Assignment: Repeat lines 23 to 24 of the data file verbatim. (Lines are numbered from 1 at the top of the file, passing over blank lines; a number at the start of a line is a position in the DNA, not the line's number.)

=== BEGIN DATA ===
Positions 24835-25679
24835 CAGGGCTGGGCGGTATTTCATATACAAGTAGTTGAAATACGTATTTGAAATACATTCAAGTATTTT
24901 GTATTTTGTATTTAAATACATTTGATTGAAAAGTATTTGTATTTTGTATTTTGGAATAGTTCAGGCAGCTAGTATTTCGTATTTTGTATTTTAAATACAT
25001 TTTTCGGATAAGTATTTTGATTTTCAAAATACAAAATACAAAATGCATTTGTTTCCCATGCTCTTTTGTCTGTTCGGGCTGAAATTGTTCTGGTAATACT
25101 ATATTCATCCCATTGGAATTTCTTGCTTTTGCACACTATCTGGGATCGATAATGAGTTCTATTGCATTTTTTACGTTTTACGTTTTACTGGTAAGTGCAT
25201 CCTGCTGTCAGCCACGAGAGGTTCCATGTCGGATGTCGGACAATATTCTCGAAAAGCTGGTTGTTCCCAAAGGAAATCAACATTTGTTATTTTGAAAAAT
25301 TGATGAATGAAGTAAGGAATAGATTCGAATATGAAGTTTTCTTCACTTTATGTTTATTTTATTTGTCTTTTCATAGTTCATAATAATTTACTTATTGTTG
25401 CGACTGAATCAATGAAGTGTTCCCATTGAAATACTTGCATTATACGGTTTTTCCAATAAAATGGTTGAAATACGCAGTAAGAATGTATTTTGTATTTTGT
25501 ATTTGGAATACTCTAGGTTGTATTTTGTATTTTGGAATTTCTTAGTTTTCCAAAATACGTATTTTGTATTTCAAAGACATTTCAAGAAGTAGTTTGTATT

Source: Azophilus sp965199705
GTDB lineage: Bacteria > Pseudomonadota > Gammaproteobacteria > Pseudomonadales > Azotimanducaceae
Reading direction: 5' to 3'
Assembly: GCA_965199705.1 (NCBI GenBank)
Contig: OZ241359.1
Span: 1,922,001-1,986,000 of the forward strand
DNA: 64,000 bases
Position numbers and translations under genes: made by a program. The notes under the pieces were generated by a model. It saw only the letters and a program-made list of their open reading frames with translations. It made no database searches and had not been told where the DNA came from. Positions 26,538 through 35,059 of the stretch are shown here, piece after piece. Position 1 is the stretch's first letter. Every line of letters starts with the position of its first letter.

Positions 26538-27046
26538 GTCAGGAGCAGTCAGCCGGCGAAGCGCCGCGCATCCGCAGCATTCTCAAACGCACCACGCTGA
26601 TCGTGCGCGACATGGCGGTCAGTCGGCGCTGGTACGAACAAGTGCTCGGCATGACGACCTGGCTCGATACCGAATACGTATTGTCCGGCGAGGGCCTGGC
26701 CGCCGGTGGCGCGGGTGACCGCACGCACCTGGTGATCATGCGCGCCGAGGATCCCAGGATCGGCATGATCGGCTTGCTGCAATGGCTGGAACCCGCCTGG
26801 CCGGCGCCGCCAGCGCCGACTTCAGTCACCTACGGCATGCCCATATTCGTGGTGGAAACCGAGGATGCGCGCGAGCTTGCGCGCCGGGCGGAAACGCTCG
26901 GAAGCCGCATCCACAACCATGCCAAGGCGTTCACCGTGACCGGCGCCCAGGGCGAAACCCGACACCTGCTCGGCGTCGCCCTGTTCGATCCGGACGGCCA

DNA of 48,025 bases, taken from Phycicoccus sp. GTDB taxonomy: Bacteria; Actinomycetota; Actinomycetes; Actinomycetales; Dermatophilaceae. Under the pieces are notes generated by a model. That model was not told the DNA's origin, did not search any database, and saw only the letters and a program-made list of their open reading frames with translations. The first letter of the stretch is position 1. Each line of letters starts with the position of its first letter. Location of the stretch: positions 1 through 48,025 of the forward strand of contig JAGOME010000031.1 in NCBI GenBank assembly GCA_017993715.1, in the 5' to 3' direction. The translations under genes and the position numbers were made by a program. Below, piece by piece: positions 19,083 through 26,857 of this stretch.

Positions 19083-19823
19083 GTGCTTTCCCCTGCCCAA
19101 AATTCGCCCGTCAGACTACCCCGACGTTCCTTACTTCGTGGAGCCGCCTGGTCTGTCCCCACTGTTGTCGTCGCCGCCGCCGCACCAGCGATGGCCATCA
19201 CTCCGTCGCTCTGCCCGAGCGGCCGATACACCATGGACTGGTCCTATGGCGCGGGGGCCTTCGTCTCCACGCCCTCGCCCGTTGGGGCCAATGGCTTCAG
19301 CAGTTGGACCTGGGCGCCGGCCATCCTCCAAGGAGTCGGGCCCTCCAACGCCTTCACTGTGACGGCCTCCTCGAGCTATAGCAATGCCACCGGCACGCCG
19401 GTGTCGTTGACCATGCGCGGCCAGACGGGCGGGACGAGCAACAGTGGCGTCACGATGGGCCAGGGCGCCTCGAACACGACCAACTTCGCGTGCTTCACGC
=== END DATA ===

26901 GAAGCCGCATCCACAACCATGCCAAGGCGTTCACCGTGACCGGCGCCCAGGGCGAAACCCGACACCTGCTCGGCGTCGCCCTGTTCGATCCGGACGGCCA

DNA of 48,025 bases, taken from Phycicoccus sp. GTDB taxonomy: Bacteria; Actinomycetota; Actinomycetes; Actinomycetales; Dermatophilaceae. Under the pieces are notes generated by a model. That model was not told the DNA's origin, did not search any database, and saw only the letters and a program-made list of their open reading frames with translations. The first letter of the stretch is position 1. Each line of letters starts with the position of its first letter. Location of the stretch: positions 1 through 48,025 of the forward strand of contig JAGOME010000031.1 in NCBI GenBank assembly GCA_017993715.1, in the 5' to 3' direction. The translations under genes and the position numbers were made by a program. Below, piece by piece: positions 19,083 through 26,857 of this stretch.